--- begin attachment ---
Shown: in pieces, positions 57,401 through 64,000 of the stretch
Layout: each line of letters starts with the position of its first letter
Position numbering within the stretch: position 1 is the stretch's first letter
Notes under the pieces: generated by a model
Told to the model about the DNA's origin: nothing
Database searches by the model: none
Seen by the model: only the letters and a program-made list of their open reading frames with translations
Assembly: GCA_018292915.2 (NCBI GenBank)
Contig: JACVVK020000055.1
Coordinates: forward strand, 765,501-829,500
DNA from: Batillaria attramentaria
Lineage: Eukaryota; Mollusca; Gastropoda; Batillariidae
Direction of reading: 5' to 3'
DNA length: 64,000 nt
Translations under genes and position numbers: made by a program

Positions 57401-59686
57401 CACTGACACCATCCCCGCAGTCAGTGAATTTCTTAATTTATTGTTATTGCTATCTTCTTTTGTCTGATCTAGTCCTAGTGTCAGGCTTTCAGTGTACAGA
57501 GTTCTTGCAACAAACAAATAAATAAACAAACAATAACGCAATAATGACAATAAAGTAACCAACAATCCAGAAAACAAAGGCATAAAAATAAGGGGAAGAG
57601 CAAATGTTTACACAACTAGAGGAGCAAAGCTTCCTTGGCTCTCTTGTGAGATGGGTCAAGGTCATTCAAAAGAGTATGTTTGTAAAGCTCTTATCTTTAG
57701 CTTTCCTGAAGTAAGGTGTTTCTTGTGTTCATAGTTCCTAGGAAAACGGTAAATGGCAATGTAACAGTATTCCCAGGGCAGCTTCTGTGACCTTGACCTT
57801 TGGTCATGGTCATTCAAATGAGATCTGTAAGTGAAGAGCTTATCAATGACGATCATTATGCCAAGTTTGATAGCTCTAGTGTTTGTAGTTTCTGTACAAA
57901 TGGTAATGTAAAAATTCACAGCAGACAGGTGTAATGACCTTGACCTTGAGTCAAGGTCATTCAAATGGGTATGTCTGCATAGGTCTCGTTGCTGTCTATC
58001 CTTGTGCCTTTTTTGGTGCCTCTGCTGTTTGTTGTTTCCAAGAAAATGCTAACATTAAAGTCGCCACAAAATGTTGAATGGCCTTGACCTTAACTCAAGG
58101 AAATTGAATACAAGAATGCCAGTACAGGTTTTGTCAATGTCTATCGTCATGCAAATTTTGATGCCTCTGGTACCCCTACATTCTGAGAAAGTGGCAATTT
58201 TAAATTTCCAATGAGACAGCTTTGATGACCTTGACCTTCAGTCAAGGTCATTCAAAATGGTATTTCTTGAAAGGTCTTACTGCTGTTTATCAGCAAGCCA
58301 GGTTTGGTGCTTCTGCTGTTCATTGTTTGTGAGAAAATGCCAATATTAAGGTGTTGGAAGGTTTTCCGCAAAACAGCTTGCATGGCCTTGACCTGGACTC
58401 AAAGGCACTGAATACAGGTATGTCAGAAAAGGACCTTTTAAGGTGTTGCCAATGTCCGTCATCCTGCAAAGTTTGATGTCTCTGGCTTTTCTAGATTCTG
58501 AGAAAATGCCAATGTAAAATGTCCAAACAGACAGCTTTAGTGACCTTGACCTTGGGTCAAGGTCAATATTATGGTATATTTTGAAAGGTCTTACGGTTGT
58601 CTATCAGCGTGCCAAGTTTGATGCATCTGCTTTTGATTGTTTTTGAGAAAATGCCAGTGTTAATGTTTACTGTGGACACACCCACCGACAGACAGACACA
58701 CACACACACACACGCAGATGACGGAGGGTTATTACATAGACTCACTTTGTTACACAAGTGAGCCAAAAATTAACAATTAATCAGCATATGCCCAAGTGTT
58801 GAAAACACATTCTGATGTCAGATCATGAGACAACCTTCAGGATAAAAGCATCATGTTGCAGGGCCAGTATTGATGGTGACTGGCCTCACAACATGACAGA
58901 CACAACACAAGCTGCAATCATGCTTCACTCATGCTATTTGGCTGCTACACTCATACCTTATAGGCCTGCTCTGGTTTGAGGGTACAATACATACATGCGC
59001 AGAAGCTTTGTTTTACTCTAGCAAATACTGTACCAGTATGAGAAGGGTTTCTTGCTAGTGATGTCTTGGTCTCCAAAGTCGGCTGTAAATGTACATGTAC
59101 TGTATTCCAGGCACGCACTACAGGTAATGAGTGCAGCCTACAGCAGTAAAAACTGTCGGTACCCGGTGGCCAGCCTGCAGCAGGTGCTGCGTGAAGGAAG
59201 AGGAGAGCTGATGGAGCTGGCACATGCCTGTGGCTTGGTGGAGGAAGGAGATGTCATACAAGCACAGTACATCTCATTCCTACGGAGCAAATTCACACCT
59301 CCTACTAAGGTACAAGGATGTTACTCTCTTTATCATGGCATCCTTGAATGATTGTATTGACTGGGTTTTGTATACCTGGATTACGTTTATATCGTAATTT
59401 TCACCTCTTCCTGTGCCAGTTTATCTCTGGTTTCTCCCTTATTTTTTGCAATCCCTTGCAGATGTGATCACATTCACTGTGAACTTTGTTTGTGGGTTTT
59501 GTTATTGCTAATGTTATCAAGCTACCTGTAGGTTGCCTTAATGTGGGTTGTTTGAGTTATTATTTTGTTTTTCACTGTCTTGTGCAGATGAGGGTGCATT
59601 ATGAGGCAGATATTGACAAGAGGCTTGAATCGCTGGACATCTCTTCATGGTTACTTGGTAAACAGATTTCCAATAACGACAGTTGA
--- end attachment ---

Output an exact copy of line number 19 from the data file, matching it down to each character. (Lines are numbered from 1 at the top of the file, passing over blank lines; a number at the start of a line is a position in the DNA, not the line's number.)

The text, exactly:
57601 CAAATGTTTACACAACTAGAGGAGCAAAGCTTCCTTGGCTCTCTTGTGAGATGGGTCAAGGTCATTCAAAAGAGTATGTTTGTAAAGCTCTTATCTTTAG